It doesn't sound right at first blush, but former Fiat executive and noted diesel-powertrain expert Rinaldo Rinolfi thinks that plug-in hybrid sales may be more impacted by the VW diesel-emissions scandal than diesel sales. Rinolfi, who worked for Fiat for 40 years, told Automotive News Europe, said that the Euro 6 emissions rules that went into effect in 2015 have already increased diesel-engine production costs enough to raise prices and ultimately flatten demand. By the end of the decade, diesel-vehicle sales will settle in at a 40-percent market share of new European vehicles, and that was going to happen with or without the scandal.

"Every carmaker has found ways to achieve fuel consumption and emissions results that have progressively diverged from the real driving conditions." - Rinaldo Rinolfi

Makers of plug-in hybrids have more to lose, though, because every PHEV maker has figured out a way to keep emissions figures artificially low, Rinolfi said. Under New European Driving Cycle (NEDC) standards, PHEVs can be tested part of the time with the electric motor in action, meaning emissions get driven down to 30 percent to 40 percent less than real-world figures. With the VW scandal pushing regulators to use real-world figures, those PHEV emissions numbers are expected to rise substantially. To a lesser extent, hybrid emissions figures are also tested as artificially low.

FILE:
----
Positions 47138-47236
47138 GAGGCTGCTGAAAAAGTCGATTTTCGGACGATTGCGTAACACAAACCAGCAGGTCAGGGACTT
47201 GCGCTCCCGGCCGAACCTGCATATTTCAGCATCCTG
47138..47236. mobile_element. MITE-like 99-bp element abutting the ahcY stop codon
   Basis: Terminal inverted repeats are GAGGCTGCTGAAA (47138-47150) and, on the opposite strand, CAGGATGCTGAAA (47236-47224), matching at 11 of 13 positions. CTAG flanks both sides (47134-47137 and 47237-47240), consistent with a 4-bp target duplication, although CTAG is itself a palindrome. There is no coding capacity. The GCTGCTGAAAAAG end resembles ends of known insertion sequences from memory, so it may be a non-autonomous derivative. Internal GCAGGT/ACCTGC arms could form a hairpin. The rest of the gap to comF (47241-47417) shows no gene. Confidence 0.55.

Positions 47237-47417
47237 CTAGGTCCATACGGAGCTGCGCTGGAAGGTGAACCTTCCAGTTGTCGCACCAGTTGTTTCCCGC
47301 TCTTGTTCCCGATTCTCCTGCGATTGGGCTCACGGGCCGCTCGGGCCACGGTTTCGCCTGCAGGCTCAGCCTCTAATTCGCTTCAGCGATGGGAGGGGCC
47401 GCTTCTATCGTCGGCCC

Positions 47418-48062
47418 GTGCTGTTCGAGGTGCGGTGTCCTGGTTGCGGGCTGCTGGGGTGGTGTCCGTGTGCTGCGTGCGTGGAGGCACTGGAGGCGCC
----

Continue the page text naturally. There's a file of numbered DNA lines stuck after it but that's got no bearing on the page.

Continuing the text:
"Over the years, even without defeat devices, every carmaker has found ways to achieve fuel consumption and emissions results that have progressively diverged from the real driving conditions the customer experiences," Rinolfi said in the Automotive News Europe interview.

Rinolfi is a little sunnier about compressed natural gas (CNG) vehicles, estimating that CNG emissions are as much as 25 percent lower compared to conventional vehicles. As for battery-electrics, he's not so optimistic, estimating that there needs to be at least a tenfold improvement in energy efficiency for EVs to be truly competitive with conventional vehicles.

"I've been waiting for a true breakthrough for the past 25 years, but I've not seen it yet," Rinolfi said about EVs in the Automotive News Europe interview.

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